Dom Research Center   News Clippings: Cyprus

New Wave of Gypsies crossing from north
in The Cyprus Mail, March 27, 2001

by Athena Karsera

Interior Minister Christodoulos Christodoulou yesterday said "tragic" economic and social conditions in the occupied north had driven 49 Turkish Cypriot gypsies to cross into the government-held areas in the last 15 days.

"There is no doubt that the arrival of these gypsies is due to the fact that economic and social conditions in the occupied areas are tragic and dramatic. And this is (Turkish Cypriot leader Rauf) Denktash's so called paradise," Christodoulou said.

The most recent group was spotted in Peristerona in the early hours yesterday. The 27 gypsies, including 14 children were taken to a hotel in Paphos after police ascertained they were citizens of the Republic of Cyprus and gave them food and water. They told police they were from occupied Morphou and had crossed over at Astromeritis.

Christodoulou said he had given instructions for the district officer, police and welfare office in Paphos to make arrangements for them to have somewhere to stay before permanent residence was found.

Christodoulou noted that some of the Turkish Cypriots who earlier this year claimed they had been mistreated by Cyprus police and returned to the north were among those who had arrived in the last 15 days.

An investigative committee is examining the claims of mistreatment.

"Denktash has, on an international level, alleged that they were mistreated. We believe that, if any mistreatment indeed took place, it was carried out by Denktash's regime," Christodoulou said.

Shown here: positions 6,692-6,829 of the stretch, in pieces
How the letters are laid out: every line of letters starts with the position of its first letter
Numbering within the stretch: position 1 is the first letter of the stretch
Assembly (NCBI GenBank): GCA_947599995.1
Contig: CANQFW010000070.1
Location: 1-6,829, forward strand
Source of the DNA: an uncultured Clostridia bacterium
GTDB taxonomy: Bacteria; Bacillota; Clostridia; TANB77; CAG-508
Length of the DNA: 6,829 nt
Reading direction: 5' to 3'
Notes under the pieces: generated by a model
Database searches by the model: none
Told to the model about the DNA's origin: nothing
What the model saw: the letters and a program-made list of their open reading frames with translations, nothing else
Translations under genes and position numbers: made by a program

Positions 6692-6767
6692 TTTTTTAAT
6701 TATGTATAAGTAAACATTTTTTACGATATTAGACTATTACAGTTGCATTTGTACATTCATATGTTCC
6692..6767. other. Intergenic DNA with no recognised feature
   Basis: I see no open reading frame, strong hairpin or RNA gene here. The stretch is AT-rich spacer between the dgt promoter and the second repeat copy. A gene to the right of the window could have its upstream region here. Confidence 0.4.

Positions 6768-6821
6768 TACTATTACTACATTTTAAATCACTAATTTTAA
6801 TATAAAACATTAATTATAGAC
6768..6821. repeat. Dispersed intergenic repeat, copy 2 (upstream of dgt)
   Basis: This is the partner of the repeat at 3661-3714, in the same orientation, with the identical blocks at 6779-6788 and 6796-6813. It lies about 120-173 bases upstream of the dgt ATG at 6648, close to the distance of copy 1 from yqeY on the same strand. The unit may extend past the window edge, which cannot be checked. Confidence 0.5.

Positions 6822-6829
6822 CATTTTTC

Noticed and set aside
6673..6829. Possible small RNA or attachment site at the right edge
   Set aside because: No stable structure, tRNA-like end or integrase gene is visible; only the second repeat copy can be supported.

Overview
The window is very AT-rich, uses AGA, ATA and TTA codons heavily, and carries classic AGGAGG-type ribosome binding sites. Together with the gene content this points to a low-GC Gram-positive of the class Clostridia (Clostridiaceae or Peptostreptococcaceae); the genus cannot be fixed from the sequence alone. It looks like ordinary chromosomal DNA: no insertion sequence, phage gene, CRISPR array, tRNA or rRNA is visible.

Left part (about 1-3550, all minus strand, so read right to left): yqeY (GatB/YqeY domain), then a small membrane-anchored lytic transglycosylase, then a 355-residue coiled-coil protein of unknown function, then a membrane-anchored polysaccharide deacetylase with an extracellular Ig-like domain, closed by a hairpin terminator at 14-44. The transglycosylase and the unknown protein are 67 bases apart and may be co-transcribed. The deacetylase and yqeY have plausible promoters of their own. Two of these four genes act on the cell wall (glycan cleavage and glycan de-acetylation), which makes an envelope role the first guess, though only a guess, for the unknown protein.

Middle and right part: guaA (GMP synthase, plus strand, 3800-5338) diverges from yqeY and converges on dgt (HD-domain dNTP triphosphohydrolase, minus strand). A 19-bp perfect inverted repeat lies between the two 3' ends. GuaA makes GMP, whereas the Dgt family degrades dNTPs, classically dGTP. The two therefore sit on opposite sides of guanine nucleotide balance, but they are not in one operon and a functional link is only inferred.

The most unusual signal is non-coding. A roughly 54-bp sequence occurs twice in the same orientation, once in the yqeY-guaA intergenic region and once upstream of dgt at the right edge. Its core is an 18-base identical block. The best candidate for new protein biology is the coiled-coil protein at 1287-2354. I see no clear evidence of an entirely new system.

He said another 10 gypsies had arrived on March 7 through the British bases at Dhekelia, followed by another 12 on March 23.

"The first ten have already been settled at various locations in Limassol with the remainder being settled in Paphos."

Christodoulou said that the Republic was obliged by its constitution and the international conventions it had signed to treat Turkish Cypriots as Cypriot citizens.

"This is exactly what we are doing, but the international community also has to realise that conditions in the pseudo-state are hellish and that even these gypsies, who do not demand a lot from life, are not happy and in spite of all dangers dare to cross over into the free areas."

The Minister continued that fears that Denktash was deliberately sending the gypsies into the free areas were being investigated, "but the truth is that it does not serve Denktash well to have it proven that his pseudo-state is a hell and not a paradise in terms of its political, social and financial conditions.

NOTE: This article can be read on the Cyprus Mail web site at

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